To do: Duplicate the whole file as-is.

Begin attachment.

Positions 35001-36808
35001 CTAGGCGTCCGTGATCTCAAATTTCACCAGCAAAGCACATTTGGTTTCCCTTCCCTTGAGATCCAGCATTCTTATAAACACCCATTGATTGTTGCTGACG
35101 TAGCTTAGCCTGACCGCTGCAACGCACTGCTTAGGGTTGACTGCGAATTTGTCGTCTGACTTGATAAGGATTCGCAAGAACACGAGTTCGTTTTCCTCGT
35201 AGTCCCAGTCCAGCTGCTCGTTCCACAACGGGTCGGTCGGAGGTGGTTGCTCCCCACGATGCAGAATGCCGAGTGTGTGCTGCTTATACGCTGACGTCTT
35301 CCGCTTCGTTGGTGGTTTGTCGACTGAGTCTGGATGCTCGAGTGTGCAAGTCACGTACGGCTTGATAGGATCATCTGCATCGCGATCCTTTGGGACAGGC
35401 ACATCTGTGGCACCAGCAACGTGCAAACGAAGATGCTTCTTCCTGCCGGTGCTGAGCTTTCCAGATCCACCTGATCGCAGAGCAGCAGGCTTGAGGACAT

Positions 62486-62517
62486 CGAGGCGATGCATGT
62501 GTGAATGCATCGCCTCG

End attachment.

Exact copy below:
Positions 35001-36808
35001 CTAGGCGTCCGTGATCTCAAATTTCACCAGCAAAGCACATTTGGTTTCCCTTCCCTTGAGATCCAGCATTCTTATAAACACCCATTGATTGTTGCTGACG
35101 TAGCTTAGCCTGACCGCTGCAACGCACTGCTTAGGGTTGACTGCGAATTTGTCGTCTGACTTGATAAGGATTCGCAAGAACACGAGTTCGTTTTCCTCGT
35201 AGTCCCAGTCCAGCTGCTCGTTCCACAACGGGTCGGTCGGAGGTGGTTGCTCCCCACGATGCAGAATGCCGAGTGTGTGCTGCTTATACGCTGACGTCTT
35301 CCGCTTCGTTGGTGGTTTGTCGACTGAGTCTGGATGCTCGAGTGTGCAAGTCACGTACGGCTTGATAGGATCATCTGCATCGCGATCCTTTGGGACAGGC
35401 ACATCTGTGGCACCAGCAACGTGCAAACGAAGATGCTTCTTCCTGCCGGTGCTGAGCTTTCCAGATCCACCTGATCGCAGAGCAGCAGGCTTGAGGACAT

Positions 62486-62517
62486 CGAGGCGATGCATGT
62501 GTGAATGCATCGCCTCG